Gareth Shaw, Which? Head of Money, said:
“We’ve heard dozens of stories at Which? from people who have been the victim of ghost brokering, sometimes being conned out of hundreds of pounds or discovering that some aspect of their identity has been woven into a stranger’s car insurance policy.
“There are some telltale warning signs that you might be speaking to a ghost broker, these include if they are using price comparison sites for quotes, don’t have a website or landline number you can contact them on and don’t appear on the Financial Services Register on the FCA’s website.
“If you receive suspicious correspondence from an insurer relating to a policy you don’t own, it’s possible that a fraudster has used some of your details. Don’t panic, but make sure you contact the insurer and Action Fraud. We’d also recommend keeping an eye on your account and checking your credit report for any searches you don’t recognise.”
Notes to editors:
If you’re unsure whether the company you’re dealing with is real or not, look out for these telltale signs:
They use comparison sites to get quotes for you: A legitimate broker wouldn’t use a comparison site to find you an insurance deal. Real brokers have direct relationships with the insurers whose policies they sell. Additionally, it’s against the T&Cs of most comparison sites for anyone but an actual customer to use it.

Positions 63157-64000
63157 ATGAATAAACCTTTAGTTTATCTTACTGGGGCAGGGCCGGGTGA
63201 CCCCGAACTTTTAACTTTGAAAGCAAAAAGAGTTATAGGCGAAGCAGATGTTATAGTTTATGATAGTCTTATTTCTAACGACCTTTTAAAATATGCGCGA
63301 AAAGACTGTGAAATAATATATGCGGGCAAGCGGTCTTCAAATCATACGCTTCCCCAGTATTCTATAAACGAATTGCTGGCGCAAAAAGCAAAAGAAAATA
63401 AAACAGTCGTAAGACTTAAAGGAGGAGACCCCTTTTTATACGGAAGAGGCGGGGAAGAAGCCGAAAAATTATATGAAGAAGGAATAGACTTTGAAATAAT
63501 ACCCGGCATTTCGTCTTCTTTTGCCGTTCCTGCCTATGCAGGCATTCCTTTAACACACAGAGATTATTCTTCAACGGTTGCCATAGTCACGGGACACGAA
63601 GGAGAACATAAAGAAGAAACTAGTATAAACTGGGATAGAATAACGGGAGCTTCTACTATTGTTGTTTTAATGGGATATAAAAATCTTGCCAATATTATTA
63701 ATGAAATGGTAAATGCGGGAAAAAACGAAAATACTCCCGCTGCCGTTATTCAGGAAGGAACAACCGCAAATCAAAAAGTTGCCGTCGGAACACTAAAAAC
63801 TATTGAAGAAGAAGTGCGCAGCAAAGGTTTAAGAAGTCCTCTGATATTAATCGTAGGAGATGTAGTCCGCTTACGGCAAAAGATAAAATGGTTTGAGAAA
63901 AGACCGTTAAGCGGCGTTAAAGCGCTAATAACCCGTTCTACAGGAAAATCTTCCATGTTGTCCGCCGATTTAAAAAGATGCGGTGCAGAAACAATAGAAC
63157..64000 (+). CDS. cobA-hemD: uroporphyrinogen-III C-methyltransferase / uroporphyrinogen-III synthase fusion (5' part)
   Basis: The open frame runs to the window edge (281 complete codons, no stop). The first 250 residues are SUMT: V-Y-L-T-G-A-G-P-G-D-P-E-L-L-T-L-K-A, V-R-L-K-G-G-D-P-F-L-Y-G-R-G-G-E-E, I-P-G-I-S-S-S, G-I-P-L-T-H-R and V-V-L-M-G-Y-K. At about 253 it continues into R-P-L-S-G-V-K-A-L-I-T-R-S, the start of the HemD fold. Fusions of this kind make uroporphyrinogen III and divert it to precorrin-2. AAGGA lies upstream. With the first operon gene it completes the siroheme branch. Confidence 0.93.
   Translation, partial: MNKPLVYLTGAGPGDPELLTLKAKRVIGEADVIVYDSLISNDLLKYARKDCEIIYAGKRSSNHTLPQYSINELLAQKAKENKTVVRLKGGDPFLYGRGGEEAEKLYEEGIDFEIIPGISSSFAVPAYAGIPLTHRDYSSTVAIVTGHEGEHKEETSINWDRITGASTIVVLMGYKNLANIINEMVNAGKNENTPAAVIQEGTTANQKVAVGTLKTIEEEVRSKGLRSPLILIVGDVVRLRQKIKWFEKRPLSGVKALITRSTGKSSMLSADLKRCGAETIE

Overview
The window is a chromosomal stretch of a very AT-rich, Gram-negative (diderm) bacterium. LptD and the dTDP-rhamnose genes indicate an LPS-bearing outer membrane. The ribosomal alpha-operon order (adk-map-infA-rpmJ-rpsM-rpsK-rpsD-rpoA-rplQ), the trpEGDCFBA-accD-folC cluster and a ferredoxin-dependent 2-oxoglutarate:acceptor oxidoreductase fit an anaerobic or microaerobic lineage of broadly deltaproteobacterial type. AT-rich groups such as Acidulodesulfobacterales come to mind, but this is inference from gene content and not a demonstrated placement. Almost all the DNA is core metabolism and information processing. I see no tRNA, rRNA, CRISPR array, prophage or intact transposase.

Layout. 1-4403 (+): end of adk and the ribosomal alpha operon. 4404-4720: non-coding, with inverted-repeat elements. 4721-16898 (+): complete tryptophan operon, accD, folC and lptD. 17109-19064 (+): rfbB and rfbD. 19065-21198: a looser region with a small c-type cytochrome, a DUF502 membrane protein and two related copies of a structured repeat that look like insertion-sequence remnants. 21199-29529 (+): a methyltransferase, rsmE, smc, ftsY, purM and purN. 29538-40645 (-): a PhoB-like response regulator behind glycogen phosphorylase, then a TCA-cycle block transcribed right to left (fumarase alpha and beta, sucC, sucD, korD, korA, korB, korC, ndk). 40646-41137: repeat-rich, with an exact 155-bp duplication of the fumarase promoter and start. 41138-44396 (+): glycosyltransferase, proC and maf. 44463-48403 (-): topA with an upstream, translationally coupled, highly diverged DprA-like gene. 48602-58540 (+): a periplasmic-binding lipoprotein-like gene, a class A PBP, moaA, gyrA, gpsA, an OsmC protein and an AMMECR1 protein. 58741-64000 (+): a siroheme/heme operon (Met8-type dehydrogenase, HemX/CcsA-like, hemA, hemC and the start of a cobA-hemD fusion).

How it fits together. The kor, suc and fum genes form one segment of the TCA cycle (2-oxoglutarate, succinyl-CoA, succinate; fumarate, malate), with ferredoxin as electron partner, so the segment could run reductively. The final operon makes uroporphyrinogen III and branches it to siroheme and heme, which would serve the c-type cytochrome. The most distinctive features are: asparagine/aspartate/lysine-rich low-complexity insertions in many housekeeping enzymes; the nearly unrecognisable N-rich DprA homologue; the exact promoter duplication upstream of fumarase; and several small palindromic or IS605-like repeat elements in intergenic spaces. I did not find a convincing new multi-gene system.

You can’t contact them on a landline phone: Ghost brokers are often only reachable via mobile phone, social media or messaging apps. A genuine insurance firm should be contactable by landline.
They don’t have a website: If they can’t be found anywhere other than a simple social media profile then you’ve no way of checking whether they’re a legitimate company. This should be a massive red flag.
You can’t find them on the Financial Conduct Authority website: If the broker is legitimate, they should appear on the Financial Services Register on the FCA’s website. If you can’t find them here, alarm bells should be ringing.
Between November 2019 and January 2020 Which? tracked 40 Instagram profiles that touted cheap insurance and appeared to be run by scammers.